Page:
Weekend Reading – Bad products, financial goals, $3.5 million and $2 cars, and more

Weekend Reading – Bad products, financial goals, $3.5 million and $2 cars, and more

Welcome to some Weekend Reading – some August Long Weekend Reading at that.  

Here are the articles I shared this week:

Balancing YOLO (You Only Live Once) and Saving for Tomorrow

An overview of the Canada Child Benefit (CCB) program.

Have a great, safe weekend and see you next week.

Weekend Reading

I read from an older article that Dallas Cowboys running back Alfred Morris just signed a $3.5 million dollar deal, but drives a car he bought for $2.  He calls it “Bentley”.

Rob Carrick said the only way to fail proof your financial goals is to save more money.  Spending less is a consideration as well.  Working longer is yet another.

Million Dollar Journey listed some dividend kings.  I also own a few companies in this list.

BlackRock warned investors expect lower returns for your financial future.

Michael James on Money believes banks aren’t always the investing experts.

Preet Banerjee provided an overview of the Canada Child Benefit (CCB) program.  He shared much more math than I did…

Roadmap2Retire shared an experience at a car dealership recently – highlighting it’s important to read between the lines.  I liked his summary:  “Taking things at face value can be an expensive endeavor, and a healthy dose of skepticism is always warranted.”

YOLO?  I already wrote about it this week and How To Save Money did too.

Boomer and Echo is getting rid of his $825 monthly car payment to fill up his TFSA over the next decade.  Good plan.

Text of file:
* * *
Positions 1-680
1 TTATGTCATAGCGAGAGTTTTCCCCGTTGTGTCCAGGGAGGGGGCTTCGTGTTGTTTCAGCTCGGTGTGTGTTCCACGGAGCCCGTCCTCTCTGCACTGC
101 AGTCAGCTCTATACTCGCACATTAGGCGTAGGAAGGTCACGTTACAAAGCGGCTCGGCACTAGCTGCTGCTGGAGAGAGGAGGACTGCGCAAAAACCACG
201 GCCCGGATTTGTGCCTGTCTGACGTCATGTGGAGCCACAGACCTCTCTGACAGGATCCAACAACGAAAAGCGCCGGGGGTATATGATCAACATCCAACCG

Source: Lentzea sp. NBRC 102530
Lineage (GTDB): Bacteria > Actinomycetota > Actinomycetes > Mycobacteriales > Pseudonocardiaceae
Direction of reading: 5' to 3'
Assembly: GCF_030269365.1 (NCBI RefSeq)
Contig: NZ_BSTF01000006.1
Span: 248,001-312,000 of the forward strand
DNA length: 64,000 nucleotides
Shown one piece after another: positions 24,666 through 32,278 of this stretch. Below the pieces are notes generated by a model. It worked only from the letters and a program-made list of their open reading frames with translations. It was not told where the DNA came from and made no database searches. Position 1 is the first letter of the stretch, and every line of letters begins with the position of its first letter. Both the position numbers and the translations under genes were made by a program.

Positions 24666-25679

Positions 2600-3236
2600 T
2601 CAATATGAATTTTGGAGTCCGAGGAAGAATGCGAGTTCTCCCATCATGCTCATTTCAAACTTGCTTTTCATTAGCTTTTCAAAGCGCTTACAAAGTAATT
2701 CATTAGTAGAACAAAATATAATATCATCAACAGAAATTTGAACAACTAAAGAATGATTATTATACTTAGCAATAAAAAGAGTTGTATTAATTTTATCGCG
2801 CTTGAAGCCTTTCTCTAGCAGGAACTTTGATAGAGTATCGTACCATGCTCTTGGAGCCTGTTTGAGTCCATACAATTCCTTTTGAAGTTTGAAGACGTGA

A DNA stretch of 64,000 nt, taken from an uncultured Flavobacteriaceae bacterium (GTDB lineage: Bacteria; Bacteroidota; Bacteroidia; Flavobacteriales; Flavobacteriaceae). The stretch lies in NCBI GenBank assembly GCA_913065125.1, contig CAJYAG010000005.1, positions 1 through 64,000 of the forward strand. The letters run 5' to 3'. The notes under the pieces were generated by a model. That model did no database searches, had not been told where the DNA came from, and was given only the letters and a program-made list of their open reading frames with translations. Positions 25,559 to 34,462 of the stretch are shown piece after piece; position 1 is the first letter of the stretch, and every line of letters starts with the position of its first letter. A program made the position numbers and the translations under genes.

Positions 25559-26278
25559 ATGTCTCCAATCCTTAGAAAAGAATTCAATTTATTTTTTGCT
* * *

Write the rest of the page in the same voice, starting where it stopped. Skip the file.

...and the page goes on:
Have a great weekend!

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12 Responses to "Weekend Reading – Bad products, financial goals, $3.5 million and $2 cars, and more"

  1. Very agree with Carrick and BlackRock (the latter for different reasons).
    (note: the BlackRock link leads to your YOLO article. The correct link?:
    http://www.theglobeandmail.com/globe-investor/investment-ideas/blackrock-expect-lower-returns-for-pretty-much-everything-over-the-next-5-years/article31096534/ )

    re: Inflation — most of us would do well to completely ignore the CPI, in all its junky iterations, and compile our own personal inflation rate. I think reality would shock (or not) most people.

  2. It’s true that mortgage life insurance is usually a bad product. It’s also true that most other forms of insurance are bad products as well. Insurance is a minefield. Thanks for the mention.

    1. Nice details on inflation cost. As mentioned on your site, the actual rise in prices for the average person is much higher than the gov’t 2.1%. What do most people spent money on during the year, not the items which might have gone down. The big ticket items might go up 3% or 4% but the dollar amount represents more than the amounts spent on other items.

      Dividend income and div growth has more than kept ahead of my annual inflation increases.


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